And they knew that they’d know some of us in that group.  So, we were thinking that we were probably gonna get in trouble over it, and we’d have to tell who it was because they would torture everybody in that group till they got, found out who it was.  So, we figured we’d have to tell.  But to our surprise, they took the rations out of there, and they didn’t do anything.



I:          When were you released?

C:        It would have been probably about the 25th of August.  I would have been in the first group cause my arm was swollen and was draining again.  I as in the sick and wounded that was released just, you know, right after or about the last of August cause I came across the line the first of September.



I:          Oh, you crossed the line?  When did you cross the line?
C:        Well, they, about the first of September.  But I don’t remember just what day it was.

I:          So, August 25th, you mean you left the camp?
C:        Right.

I:          Okay.  And what were you thinking?



C:        Well, I didn’t want to get too carried away because we didn’t know for sure.  We didn’t know whether we was gonna get out or not.  We were afraid maybe.

I:          You were still skeptical.
C:        Right because, or I was.  I was thinking, you know, I don’t wanna get my  hopes too high cause if we get to the line or get up there close and they decide that they don’t want you to go yet, well you’re still here, you know.  And so, I wouldn’t, I didn’t want to really get too carried away with that idea for, till I crossed that line.



I:          Um.

C:        It wasn’t till I knew that I was on the other side that I

I:          What was the first thing you ate after you crossed the 38th Parallel?
C:        Ice cream.

I:          Have you been back to Korea?

C:        No.

I:          You know what happened to Korea, right?

C:        Right.

I:          What do you think?

C:        Well, they set up the 38th Parallel.  I really don’t know. I  heard some things.



In fact, I was offered the chance to go.

I:          Yeah.
C:        To Korea and was informed that they fly us over if we wanted to go.

I:          Yeah.

C:        And I never went back.  And the reason I didn’t was because somehow, I just didn’t want to go.  I didn’t.

I:          You didn’t want to go, right, because too much

C:        It just

I:          Because of the memories.



C:        The thoughts of everything, I just didn’t want to, you know, I just didn’t want to go.

I:          Korea was able to accomplish simultaneous economic development, never been precedented, so speedy, fast catch up and democratization in Asia, one of the most democratic countries in Asia.  We did it from 1960 to late 1980’s.



And we were able to do it because you fought for us.

C:        You know, I always, I will say one thing about South Korea and my experience with the South Korean soldiers.  They were very determined people.  And very strong to go through so many difficulties they were going through.  They were really strong, showed a lot of strength.


I:          Um hm.

C:        In what they, how they lived and survived with all the difficulties.  It was remarkable.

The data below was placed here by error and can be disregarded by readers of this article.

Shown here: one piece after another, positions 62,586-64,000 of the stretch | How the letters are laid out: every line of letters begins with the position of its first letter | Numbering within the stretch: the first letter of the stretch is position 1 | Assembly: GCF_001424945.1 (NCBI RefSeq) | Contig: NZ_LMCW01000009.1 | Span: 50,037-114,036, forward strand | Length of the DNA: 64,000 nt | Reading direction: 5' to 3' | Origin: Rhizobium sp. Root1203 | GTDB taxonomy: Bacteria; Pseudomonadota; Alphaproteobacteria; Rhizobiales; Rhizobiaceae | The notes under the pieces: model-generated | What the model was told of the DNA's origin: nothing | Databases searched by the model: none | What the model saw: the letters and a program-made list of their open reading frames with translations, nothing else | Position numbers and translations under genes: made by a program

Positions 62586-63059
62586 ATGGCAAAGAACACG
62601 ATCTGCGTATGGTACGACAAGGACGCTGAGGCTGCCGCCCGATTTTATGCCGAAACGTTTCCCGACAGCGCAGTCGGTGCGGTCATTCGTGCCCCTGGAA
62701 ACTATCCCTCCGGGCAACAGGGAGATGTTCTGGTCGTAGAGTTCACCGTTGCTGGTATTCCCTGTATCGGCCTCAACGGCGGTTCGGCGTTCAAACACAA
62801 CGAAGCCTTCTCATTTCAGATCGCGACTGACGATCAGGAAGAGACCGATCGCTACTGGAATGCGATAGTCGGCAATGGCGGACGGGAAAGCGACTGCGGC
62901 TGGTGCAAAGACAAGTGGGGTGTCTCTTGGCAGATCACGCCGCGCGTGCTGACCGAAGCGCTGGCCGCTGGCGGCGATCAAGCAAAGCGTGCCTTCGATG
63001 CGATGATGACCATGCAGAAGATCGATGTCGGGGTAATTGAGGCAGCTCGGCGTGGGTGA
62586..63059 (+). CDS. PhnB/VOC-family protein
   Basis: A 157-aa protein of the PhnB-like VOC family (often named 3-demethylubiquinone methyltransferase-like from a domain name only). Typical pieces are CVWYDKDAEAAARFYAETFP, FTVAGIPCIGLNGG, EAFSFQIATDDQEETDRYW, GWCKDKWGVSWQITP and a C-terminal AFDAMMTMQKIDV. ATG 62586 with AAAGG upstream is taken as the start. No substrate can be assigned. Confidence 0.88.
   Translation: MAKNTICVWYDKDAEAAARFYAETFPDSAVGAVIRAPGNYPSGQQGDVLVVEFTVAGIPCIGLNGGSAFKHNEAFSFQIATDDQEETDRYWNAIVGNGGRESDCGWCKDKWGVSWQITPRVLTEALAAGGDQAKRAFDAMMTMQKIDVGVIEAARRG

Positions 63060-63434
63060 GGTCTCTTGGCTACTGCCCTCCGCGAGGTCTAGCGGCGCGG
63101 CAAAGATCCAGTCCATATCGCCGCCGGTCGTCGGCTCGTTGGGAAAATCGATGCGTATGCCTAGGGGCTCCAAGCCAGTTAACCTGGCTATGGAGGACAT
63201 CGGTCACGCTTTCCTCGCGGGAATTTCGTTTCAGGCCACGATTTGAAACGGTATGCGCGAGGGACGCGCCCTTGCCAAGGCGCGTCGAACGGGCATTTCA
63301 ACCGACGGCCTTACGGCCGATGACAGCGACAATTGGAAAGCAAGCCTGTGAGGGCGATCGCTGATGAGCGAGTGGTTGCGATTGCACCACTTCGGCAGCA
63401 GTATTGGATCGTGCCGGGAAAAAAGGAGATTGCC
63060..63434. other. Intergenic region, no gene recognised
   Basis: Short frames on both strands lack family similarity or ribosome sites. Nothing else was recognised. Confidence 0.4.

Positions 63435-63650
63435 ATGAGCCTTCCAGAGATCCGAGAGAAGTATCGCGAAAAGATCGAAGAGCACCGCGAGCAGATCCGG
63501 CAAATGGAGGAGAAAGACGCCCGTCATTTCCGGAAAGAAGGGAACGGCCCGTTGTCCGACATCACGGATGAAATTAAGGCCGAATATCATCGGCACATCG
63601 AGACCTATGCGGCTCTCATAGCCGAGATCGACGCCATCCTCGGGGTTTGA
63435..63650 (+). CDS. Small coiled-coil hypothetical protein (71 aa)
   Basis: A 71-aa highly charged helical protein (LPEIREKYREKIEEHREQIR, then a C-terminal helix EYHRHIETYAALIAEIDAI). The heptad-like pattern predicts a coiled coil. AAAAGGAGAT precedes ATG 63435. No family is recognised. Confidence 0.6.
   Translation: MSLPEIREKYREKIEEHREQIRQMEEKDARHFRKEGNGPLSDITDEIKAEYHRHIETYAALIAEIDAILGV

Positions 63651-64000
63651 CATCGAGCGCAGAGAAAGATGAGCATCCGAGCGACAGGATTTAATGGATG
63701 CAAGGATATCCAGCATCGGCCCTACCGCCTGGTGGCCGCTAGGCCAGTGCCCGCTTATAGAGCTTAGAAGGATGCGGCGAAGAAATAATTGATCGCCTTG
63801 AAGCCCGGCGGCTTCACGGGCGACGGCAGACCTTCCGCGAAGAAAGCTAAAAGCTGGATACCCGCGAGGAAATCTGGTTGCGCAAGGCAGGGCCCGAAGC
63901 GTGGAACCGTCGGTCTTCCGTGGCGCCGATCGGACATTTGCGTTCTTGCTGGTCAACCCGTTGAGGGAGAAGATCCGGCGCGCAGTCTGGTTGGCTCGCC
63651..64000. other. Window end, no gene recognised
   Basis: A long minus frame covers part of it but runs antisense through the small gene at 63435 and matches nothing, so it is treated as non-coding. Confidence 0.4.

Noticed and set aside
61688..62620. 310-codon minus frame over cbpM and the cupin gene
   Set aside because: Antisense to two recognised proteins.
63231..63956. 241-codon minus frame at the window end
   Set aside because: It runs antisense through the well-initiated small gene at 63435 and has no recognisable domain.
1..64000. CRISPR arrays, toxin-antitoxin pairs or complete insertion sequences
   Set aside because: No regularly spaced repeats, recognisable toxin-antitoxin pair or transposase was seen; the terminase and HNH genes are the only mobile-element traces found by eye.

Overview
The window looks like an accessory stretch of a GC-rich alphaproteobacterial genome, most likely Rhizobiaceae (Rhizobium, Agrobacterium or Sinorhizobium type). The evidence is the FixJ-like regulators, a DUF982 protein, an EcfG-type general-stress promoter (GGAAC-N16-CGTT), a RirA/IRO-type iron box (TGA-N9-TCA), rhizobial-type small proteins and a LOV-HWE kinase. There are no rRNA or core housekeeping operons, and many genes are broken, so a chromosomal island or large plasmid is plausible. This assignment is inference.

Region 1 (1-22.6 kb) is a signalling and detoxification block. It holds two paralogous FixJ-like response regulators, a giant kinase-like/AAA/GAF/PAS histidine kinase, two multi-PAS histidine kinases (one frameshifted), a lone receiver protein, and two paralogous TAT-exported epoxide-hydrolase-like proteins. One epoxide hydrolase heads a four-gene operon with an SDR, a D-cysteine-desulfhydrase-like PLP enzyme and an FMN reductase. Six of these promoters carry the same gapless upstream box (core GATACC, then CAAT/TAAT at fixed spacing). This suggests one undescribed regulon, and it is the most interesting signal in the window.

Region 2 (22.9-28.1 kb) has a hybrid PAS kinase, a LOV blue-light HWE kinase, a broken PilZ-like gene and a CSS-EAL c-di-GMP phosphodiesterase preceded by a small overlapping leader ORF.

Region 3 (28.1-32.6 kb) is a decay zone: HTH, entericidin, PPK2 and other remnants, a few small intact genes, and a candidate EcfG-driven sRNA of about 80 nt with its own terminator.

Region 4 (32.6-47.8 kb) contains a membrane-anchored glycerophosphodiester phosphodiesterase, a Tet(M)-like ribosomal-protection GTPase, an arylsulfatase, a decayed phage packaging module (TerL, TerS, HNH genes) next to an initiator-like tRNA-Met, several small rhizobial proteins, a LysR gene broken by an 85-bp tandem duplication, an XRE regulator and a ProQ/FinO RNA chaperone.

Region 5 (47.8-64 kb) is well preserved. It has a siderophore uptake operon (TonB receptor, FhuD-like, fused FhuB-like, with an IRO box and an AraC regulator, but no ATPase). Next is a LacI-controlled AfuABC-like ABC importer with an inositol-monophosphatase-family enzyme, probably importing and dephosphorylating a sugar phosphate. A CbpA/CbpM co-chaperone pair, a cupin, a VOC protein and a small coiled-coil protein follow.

I:          You are 82, right?
C:        Yes.

I:          I hope that you change your mind and go back to Korea where you fought, the country you never knew before. You will see what you did for this nation.



Female Voice:  I’m Marla House.  I’m the wife of Carl W. House.

I:          Um hm.  When did you marry?
M:       It was May the 11th of 1973.

I:          Seventy

M:       I’m actually his second wife.
I:          I see.  Had he told you about his awful experience in prison camp?
M:       Not a whole lot.  He doesn’t talk about it, you know, a lot.  Just doesn’t want to remember it really, you know.



I:          But you know some of it, right?
M:       Yes, I’ve heard him speak about some of it.

I:          What do you feel that you live with a man who went through such unbelievable ordeal?  What do you feel?  How do you put that into a perspective that you are living with this man that nobody will be able to imagine?



M:       It’s difficult.  We, because it does affect the soldier all their life, you know.  And having not known myself what exactly he went through, it’s difficult to really understand it.

I:          Does he have PTSD, nightmares or things like that?
M:       He has had, yes.

I:          Um hm.

M:       Not maybe as much as you would expect.  But he does have that.



I:          How do you handle those problems?

M:       Well, you do a lot of praying.

I:          Carl, do you want to leave any message to this interview?  Anything that you think you missed but wanted to be here?

C:        There’s one thing I will say that in all this.  You know, you’ve always heard of people falling through the cracks.

I:          Um hm.



C:        When I came back, I think that’s the way you would put it, with my Federal government.  I wasn’t too proud of the way they did treat the GI’s when they came back.  It was supposed to have been a police action.

I:          Um hm.

C:        Which was far from it.  There wasn’t anything said about it hardly at all.



And still yet today, the Viet Nam War lasted longer.  But all the Viet Nam people came back, and that’s all you heard about.

I:          Thank you very much again, both of you.

C:        Thank you.